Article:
The North Atlantic Ocean opening describes the geological event that took place over several million years in the past, in the course which the supercontinent Pangea got broken up. As the contemporary-day Europe also called Eurasia plate alongside North American hereby referred as North American Plate separated in the course of the eventual breakup of Pangea during the early Cenozoic Era, they formulated the North Atlantic Ocean. Geologist hold that the breakup happened either as a result of primary processes of Iceland plume or the secondary courses of the lithospheric extension from the various plate tectonics (Nicolas and Montpellier 2014).

The rocks from North Atlantic Ingenious Province have already been discovered in Greenland, the Faroe Islands, the Irminger Basin, among many other places. The supercontinent called Pangea existed in the course of the late Paleozoic as well as early Mesozoic periods and started rifting about two hundred million years down the line. The Pangea had 3 main stages of breakup. The initial stage started in Early-Middle Jurassic, occurring between North America and Africa. The 2nd key stage of breakup commenced in Early Cretaceous. The South Atlantic Ocean subsequently opened about one-forty million years down the line as Africa separated from the South America, and around the identical period, India got separated from Antarctica alongside Australia thereby leading to the formation of the central Indian Ocean. The eventual main stage of breakup happened in the early Cenozoic, as the Laurentia departed from Eurasia. As the 2 plates departed free from one another, the Atlantic Ocean endured to expand.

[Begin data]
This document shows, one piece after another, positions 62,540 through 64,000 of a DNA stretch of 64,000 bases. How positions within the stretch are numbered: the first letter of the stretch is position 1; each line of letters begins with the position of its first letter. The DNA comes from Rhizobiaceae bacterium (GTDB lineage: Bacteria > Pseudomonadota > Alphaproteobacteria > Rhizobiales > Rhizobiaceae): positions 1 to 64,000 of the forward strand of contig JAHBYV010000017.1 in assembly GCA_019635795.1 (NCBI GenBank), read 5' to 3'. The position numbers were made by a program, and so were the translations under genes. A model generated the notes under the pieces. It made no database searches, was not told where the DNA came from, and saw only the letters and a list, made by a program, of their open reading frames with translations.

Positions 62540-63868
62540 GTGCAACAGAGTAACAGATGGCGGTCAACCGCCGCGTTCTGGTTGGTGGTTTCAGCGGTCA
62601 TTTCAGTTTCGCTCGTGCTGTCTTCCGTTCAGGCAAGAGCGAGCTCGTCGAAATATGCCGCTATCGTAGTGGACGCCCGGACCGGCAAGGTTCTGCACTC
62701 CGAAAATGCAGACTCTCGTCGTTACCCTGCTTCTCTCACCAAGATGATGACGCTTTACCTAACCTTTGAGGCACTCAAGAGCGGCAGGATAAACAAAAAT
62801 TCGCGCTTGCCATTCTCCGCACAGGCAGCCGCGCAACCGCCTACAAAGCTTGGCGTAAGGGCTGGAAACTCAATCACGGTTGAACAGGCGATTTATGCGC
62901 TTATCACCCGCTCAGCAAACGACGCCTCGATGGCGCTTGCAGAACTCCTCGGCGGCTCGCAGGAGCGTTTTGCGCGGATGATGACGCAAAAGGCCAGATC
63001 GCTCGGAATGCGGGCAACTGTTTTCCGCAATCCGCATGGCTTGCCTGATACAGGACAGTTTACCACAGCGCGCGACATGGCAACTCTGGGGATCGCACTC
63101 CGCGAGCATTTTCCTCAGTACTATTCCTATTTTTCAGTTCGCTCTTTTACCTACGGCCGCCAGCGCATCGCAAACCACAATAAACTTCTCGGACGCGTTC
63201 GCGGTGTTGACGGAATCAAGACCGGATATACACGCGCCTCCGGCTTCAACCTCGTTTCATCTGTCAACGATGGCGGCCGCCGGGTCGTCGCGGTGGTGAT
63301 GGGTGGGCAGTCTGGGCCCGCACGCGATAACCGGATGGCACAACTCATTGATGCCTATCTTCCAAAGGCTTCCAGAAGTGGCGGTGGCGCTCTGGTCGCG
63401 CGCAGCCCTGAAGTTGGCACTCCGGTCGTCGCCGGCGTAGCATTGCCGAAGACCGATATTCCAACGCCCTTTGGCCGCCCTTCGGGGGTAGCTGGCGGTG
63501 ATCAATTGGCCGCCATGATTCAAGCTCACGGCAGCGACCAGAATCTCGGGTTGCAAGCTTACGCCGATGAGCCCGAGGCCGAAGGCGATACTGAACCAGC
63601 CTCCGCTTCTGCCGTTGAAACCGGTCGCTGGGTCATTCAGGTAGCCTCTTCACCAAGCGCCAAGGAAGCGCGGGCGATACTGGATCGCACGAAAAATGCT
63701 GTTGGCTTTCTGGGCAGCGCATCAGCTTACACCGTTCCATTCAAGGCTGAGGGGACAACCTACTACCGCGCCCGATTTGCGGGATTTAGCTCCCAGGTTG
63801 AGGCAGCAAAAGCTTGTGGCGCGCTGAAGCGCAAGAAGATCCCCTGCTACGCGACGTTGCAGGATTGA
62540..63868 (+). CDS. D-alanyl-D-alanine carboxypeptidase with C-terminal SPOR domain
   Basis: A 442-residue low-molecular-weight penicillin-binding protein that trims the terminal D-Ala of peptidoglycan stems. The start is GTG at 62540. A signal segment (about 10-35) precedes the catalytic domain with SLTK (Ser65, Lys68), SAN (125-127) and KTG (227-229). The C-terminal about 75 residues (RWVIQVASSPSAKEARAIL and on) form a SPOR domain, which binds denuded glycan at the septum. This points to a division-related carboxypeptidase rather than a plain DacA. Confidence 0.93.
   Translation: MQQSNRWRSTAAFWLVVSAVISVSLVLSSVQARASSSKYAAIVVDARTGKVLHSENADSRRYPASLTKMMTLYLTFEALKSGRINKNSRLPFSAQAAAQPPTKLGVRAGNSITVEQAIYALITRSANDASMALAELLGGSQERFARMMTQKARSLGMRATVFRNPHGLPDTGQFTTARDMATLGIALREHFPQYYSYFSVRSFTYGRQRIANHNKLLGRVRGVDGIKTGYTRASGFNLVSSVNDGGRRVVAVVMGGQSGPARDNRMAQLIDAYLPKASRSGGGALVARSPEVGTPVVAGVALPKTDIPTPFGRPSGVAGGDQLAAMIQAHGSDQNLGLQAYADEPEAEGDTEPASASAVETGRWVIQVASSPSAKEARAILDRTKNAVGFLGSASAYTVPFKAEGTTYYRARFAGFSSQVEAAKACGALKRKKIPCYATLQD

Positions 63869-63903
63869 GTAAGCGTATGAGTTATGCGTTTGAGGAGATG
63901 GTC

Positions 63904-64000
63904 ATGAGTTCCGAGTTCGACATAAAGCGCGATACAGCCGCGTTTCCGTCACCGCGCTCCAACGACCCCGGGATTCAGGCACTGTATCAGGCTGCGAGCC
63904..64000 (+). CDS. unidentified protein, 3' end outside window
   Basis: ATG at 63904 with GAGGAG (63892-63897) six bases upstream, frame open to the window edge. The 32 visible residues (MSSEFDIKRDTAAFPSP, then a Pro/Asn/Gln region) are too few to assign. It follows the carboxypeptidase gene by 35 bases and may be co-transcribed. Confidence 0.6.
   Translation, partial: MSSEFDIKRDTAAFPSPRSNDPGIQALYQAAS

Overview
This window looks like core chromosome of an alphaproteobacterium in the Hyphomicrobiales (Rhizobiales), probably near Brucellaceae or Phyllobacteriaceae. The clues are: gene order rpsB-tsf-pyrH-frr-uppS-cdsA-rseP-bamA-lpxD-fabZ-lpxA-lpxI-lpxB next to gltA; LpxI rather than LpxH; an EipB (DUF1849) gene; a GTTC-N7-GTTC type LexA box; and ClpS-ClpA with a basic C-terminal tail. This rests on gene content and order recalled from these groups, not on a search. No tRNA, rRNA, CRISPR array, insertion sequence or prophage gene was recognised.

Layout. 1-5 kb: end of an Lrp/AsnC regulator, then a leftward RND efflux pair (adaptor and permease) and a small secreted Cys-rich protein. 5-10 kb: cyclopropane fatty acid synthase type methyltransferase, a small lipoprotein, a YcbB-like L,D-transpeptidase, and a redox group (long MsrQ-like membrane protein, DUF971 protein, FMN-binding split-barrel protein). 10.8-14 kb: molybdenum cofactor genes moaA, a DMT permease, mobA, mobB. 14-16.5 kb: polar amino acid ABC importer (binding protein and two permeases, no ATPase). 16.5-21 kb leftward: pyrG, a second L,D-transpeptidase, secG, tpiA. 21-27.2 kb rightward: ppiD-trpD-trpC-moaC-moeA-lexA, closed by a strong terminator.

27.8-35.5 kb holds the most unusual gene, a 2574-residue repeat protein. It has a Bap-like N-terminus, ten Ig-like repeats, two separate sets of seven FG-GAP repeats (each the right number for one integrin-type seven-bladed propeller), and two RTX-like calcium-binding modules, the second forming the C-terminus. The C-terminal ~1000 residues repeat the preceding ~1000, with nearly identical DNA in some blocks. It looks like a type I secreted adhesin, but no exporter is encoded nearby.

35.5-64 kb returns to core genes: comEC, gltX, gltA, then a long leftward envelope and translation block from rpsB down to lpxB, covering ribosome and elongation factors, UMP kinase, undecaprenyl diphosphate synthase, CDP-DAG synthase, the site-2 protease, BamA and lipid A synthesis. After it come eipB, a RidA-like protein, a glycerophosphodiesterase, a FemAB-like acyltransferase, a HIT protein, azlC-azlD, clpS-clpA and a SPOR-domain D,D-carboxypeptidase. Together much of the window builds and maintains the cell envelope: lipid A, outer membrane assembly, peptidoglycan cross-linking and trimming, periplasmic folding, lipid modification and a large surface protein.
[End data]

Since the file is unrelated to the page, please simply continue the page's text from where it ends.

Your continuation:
The Iceland plume theory describes the Iceland plume as the mantle plume under the Iceland which hosts the hot substance from deep within the mantle of Earth upwards to crust. The increasing hot leave the lithosphere highly weakened thereby making separation of the plates easier. The hot plume substance flow creates the volcanism under the continental lithosphere. The Iceland extends crossways the Mid-Atlantic Ridge (Stica, Zalán and Ferrari 2014). The Mid-Atlantic Ridge remains the divergent plate border, and it departs the Eurasian and the North American plates (Boyle et al. 2017). The earliest volcanic rocks’ plates from such plume lie within the late Paleocene, and each side of Atlantic Ocean entails such rocks. Because such rocks have already been dated to late Paleocene that lines up with the period of the breakup of North Atlantic continent thereby some people think it might have been the contributing factor. The plate tectonics theory perceived volcanism as the resultant of lithosphere courses than heat from rising up mantle. Rather than heat arising from deep within the mantle, volcanic anomalies arise from the shallow source. The volcanism, therefore, takes place when the crust remains easier to break up as a result of being already stretched by the extension of the lithosphere thereby permitting melt to hit the surface (Nairn 2013).

The volcanic anomalies remain established by plate tectonics including spreading plate borders or subduction regions. The position of volcanism becomes governed by stress field within plate and amount of melt being governed by mantle beneath fusibility. The plate tectonics are able to explicate a great proportion Earth volcanism.   The active as well as the passive plates are also playing key role in this case. Active rifting like the one formed by Iceland plume is propelled by hotspot besides mantle plume activities. From the deep in the Earth, the hot mantle uplifts to propel doming of crust. This triggers the thinning of crust alongside lithosphere and subsequently melting alongside under plating take place (Manspeizer 2015). Eventually, there remains rifting at crest of domed crust as well as volcanism takes place. On the other hand, the passive rifting, propelled by the plate tectonics, crust alongside lithosphere extend due to plate border forces like slab pull. The far field subsequently stresses thin the crust and lithosphere mantle while the hot asthenospheric mantle enters thinned region passively. The asthenosphere upwelling is never engaged in the real rifting processes. The asthenosphere upward flow culminates in decompression melting, magmatic under plating as well as certain volcanism which might take place in the area of the rift (Artemieva and Thybo 2013).